Organized by Matilda Pye, Patricia Ferguson, and Reino Liefkes
The focus of this one-day symposium is the garniture, assembled or matched sets of primarily ceramic vessels, displayed in European interiors from 1620 and 2017. It will contextualize and enhance the ground-breaking Garnitures: Vase Sets from National Trust Houses, a temporary display in the Ceramics Gallery at the Victoria and Albert Museum, on view until 30 April 2017, and curated by Patricia Ferguson, Honorary Adviser on Ceramics to the National Trust, with Reino Liefkes, Senior Curator, Victoria and Albert Museum. The Headley Trust has generously supported the display, a publication of the same title and this symposium.
Many of the leading international ceramic specialists and contemporary makers will explore national differences in how European tastemakers and followers used garnitures to ornament and enliven interiors in the Netherlands, France, Saxony, and Britain. These displays were typically dictated by innovative architectural features in elite interiors, such as the development of the chimneypiece in France in the mid-seventeenth century, as well as the furniture types associated with these cultures and available materials: Asian porcelain, Dutch delftware, French faience, silver, and European porcelain. The papers will cover the use of the vase in China, its adaptation and collection in the West, the impact on the potteries in Japan and Delft and at porcelain manufactories in Germany at Meissen, and in France at Sevres, in addition to the revival of interest among collectors in the nineteenth century.
As evidence that artists and ceramicists are still fascinated by the idea of the series and repetition in forms, colours, and pattern, the day will conclude with papers by artists Edmund de Waal and Matt Smith—both well known for their site-specific ceramic work in museums, galleries, and historic houses—who will share their own personal responses to this interior phenomenon. Other speakers will include Dr. Yu-ping Luk, curator, Chinese collections, Asian Department, V&A; Patricia Ferguson; Suzanne Lambooy, curator applied arts, Gemeentemuseum, The Hague, Netherlands; Dr. Julia Weber, director, Porzellansammlung, Staatliche Kunstsammlungen, Dresden, Germany; Dame Rosalind Savill, DBE, FSA, FBA, President of the French Porcelain Society, and former Director of the Wallace Collection; Tamara Préaud, the former Archivist, Manufacture Nationale de Sèvres, France, Selma Schwartz, Associate Curator, Waddesdon Manor, The National Trust. The conference will be of interest to students and scholars of Asian, European and Contemporary ceramics, silver, the country house, the history of the interior, collecting, and taste. The day will conclude with a lively round table discussion.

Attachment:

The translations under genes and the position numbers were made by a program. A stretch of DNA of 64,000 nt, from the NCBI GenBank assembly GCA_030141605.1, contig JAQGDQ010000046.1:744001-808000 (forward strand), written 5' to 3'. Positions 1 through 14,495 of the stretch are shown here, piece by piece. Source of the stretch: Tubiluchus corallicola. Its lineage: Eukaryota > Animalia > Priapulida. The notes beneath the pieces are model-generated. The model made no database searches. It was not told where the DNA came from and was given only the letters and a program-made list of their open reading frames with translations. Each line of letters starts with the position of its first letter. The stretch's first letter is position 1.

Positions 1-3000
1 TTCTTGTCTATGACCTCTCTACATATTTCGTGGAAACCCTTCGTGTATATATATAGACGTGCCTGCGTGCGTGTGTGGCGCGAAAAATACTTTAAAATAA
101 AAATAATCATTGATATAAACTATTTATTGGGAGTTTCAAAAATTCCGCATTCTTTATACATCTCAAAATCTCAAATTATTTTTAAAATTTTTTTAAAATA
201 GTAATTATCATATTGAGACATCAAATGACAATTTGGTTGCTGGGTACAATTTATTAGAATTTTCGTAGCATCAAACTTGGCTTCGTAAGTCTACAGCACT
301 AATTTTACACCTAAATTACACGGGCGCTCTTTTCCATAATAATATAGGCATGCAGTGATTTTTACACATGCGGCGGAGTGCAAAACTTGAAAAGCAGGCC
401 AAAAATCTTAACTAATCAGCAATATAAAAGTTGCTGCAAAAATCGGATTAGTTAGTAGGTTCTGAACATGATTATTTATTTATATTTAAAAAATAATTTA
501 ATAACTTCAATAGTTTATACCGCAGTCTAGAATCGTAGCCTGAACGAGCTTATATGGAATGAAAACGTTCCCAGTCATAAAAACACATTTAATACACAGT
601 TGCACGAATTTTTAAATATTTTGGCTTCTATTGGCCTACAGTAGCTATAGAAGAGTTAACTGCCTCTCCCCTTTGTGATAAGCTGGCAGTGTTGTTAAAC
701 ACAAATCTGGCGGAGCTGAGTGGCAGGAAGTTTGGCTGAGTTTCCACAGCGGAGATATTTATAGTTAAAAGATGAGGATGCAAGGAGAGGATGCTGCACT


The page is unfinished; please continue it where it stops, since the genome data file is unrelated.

The full conference fee is £25; concessions available. To book, please follow this link.
P R O G R A M M E
10.30 Matilda Pye (Learning Academy, V&A), Welcome
10.35 Patricia Ferguson (Curator, Vase Sets from National Trust Houses), Introduction
11.00 Suzanne Lambooy (Gemeentemuseum, The Hague), Delft Garnitures in the Dutch Interior
11.25 Yu-ping Luk (V&A), The Vase in China
11.45 Ros Savill (Former Director Wallace Collection), Vincennes and Sevres Garnitures
12.15 Tamara Preaud (Former Archivist Sèvres, Cité de la céramique , Musée National de Sèvres), Evidence of Biscuit Figures in Sevres Garnitures
12.45 Lunch Break
13.45 Selma Schwartz (Waddesdon Manor, National Trust), Collecting in the 19th Century: Sevres Garnitures at Waddesdon Manor
14.05 Julia Weber (Porzellansammlung, Staatliche Kunstsammlungen, Dresden), Meissen and Garnitures in the Collection of Augustus the Strong
15.00 Edmund de Waal and Matt Smith, Contemporary Perspectives